Russian General Who Reportedly Bragged About Ease of Ukraine Invasion Gets the Ultimate Reality Check
More than a month after Russia invaded Ukraine and many experts pictured the fall of the country as only days away, Ukraine added one more notch to its count of dead Russian generals.
Ukraine’s Defense Ministry said Friday that Russian Lt. Gen. Yakov Rezantsev was killed near the southern city of Kherson, according to the BBC.
The BBC reported that Ukraine’s military, intercepted a communication from a Russian soldier that four days after the Feb. 24 invasion, Rezantsev said the war would end within hours.
Rezantsev commanded Russia’s 49th combined army. The BBC said he was the seventh Russian general to die in the invasion.
Russian general Yakov Rezantsev killed in Ukraine https://t.co/oFGBtiotf4
— BBC News (World) (@BBCWorld) March 26, 2022
Ukrainian media said Rezantsev was killed at Chornobaivka airbase, according to Newsweek. The base was the site of a strike that killed Russian Lt. Gen. Andrei Mordvichev.
Yakov Rezantsev is the second Russian lieutenant general to die in the war against Ukraine. Torn apart Georgian Abkhazia, bombed-out Syria and finally inglorious elimination in Ukraine. This is becoming a typical track-record of Russian generals. #DeadRussianGenerals
— Defence of Ukraine (@DefenceU) March 25, 2022
“Yakov Rezantsev is the second Russian lieutenant general to die in the war against Ukraine. Torn apart Georgian Abkhazia, bombed-out Syria and finally inglorious elimination in Ukraine. This is becoming a typical track record of Russian generals,” Ukraine’s Defense Ministry tweeted.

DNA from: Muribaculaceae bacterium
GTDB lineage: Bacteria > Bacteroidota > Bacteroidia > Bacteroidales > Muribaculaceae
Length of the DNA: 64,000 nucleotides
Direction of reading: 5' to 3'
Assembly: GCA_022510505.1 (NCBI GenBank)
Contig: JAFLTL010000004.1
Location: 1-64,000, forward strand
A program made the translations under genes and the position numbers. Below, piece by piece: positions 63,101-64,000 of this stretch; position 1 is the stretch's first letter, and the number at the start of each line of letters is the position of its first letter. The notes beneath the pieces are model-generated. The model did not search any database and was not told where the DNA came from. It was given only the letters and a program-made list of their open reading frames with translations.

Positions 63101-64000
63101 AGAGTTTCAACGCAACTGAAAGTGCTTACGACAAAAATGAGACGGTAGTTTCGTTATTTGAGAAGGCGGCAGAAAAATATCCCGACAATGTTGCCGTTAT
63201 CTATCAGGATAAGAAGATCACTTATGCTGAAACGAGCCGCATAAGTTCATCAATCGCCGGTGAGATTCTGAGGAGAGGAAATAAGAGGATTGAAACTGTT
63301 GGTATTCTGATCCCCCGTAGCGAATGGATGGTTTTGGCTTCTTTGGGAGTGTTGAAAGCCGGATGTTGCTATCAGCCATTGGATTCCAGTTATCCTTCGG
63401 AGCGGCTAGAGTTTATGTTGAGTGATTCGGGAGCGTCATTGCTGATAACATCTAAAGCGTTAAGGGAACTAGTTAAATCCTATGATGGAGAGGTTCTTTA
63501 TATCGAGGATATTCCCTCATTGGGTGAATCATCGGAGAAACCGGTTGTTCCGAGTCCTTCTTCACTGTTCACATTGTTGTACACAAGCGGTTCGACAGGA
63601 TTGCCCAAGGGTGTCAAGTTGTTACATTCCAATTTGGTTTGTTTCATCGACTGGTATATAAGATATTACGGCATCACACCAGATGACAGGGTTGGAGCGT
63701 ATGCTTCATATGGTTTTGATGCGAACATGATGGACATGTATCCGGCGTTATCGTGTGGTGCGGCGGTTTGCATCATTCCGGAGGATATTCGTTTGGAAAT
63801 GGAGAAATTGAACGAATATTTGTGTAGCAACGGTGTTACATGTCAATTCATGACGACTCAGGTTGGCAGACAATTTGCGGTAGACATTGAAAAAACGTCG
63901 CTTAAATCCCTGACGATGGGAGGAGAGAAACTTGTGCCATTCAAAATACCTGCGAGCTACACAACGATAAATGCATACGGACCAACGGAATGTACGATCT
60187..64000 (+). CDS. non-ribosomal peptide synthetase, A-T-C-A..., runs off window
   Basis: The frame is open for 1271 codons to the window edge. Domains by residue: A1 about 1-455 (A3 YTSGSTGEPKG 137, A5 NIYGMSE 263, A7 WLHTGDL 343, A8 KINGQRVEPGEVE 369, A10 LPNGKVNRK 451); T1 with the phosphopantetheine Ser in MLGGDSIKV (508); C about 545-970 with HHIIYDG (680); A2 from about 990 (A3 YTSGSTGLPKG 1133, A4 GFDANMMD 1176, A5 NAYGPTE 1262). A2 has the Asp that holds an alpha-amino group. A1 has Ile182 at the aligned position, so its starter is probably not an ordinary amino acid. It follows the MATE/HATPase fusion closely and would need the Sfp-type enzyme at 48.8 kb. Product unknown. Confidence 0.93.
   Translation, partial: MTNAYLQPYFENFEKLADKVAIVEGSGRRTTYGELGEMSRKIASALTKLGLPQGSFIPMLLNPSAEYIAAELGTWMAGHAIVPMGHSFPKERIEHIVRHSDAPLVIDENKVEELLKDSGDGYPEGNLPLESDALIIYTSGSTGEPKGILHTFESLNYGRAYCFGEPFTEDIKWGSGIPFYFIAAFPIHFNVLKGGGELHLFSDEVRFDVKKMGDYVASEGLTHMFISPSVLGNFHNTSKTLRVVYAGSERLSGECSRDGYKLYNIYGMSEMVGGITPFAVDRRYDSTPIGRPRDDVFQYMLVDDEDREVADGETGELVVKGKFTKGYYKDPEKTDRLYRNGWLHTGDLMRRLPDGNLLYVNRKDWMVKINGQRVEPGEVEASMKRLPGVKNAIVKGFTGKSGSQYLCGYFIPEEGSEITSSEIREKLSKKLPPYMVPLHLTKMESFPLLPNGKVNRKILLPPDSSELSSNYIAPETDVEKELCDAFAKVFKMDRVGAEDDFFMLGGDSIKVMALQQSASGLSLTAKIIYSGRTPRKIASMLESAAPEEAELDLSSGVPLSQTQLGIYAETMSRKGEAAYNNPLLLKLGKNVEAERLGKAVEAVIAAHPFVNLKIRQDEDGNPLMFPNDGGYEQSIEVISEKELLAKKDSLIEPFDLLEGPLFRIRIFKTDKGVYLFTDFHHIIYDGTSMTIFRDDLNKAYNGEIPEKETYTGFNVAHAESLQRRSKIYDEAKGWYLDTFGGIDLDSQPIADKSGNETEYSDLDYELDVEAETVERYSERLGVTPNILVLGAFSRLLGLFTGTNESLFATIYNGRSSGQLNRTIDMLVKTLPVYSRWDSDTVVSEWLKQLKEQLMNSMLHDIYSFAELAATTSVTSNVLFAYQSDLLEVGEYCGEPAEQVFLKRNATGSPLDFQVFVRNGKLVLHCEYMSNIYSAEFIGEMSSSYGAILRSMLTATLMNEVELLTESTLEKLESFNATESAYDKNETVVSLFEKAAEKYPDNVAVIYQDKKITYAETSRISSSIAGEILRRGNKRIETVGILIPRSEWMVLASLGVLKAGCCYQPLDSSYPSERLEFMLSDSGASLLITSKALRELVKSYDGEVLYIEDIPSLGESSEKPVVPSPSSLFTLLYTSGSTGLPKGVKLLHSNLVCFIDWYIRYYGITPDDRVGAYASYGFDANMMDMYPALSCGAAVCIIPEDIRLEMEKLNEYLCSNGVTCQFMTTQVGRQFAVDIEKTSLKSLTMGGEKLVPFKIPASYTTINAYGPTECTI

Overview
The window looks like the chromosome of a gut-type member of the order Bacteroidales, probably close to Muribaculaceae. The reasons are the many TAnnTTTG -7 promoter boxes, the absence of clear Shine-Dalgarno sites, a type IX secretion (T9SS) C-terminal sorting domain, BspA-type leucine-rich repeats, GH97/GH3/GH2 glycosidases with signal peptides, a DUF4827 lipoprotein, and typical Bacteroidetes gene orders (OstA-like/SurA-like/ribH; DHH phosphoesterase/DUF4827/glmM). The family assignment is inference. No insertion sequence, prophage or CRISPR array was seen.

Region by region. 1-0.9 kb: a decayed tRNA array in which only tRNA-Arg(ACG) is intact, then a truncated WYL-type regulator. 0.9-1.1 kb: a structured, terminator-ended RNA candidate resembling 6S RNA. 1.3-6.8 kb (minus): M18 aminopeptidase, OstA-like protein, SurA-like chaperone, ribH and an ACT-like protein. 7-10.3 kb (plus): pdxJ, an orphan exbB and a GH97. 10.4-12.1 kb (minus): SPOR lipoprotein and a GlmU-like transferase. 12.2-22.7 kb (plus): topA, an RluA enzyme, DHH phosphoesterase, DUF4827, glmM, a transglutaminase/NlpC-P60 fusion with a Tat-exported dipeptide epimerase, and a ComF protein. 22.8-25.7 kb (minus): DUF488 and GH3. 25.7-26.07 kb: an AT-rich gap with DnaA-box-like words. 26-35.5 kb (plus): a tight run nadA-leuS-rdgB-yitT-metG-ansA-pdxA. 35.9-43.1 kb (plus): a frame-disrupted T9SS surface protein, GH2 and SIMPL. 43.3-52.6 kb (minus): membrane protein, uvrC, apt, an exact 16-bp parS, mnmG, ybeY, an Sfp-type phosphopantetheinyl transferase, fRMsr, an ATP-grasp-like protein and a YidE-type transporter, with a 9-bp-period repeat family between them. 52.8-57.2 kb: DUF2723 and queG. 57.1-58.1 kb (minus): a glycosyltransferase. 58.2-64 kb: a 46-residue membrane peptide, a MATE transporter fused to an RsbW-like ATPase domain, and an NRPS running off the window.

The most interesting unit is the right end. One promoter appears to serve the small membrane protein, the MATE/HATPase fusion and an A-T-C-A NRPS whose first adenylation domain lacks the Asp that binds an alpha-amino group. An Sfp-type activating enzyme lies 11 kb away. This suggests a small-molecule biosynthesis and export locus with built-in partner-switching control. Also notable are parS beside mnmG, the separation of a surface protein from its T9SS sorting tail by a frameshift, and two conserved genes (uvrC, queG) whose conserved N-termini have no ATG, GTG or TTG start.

The demise of Russian generals comes not as some a freak of chance. A report in The Wall Street Journal, based on a Ukrainian government source, said one military intelligence team tracks Russian officers.
A report in Foreign Policy said that communications issues and stalled advances are leading to generals taking up exposed, vulnerable positions.
Russia’s communication systems in Ukraine are failing.
“There’s this old adage in the military that if you can’t communicate in the field, that all you’re doing is camping.”https://t.co/ygdxPMUCaJ
— Anastasiia Lapatina (@lapatina_) March 26, 2022
“They’re struggling on the front line to get their orders through,” said an unidentified European diplomat, according to Foreign Policy. “They’re having to go to the front line to make things happen, which is putting them at much greater risk than you would normally see.”
“It’s all about a lack of preparedness among the military,” the diplomat said. “They are asking for things to happen, and they are not happening.”
James Foggo, a retired four-star admiral who led the Navy’s 6th Fleet and who now leads the Center for Maritime Strategy at the Navy League of the United States, said Moscow is also pushing hard.
“There’s direction coming from on high: You better get your a** out there and make progress or else,” he said.
Forbes: Ukrainian army now has 43 more tanks than at the beginning of the war
According to analysts, since the beginning of the war, #Russian army has lost 530 tanks, while the Armed Forces of #Ukraine have lost 74 of their own, but captured 117 enemy tanks. pic.twitter.com/RTlMc8mryf
— NEXTA (@nexta_tv) March 24, 2022
He said Russia has an “undisciplined and unprofessional army that is poorly led and poorly trained, and to make up for it, [they] push the generals into the field.”
He said Russian troops are “out there, and they’re kind of winging it. This is breaking down into an undisciplined rabble.”
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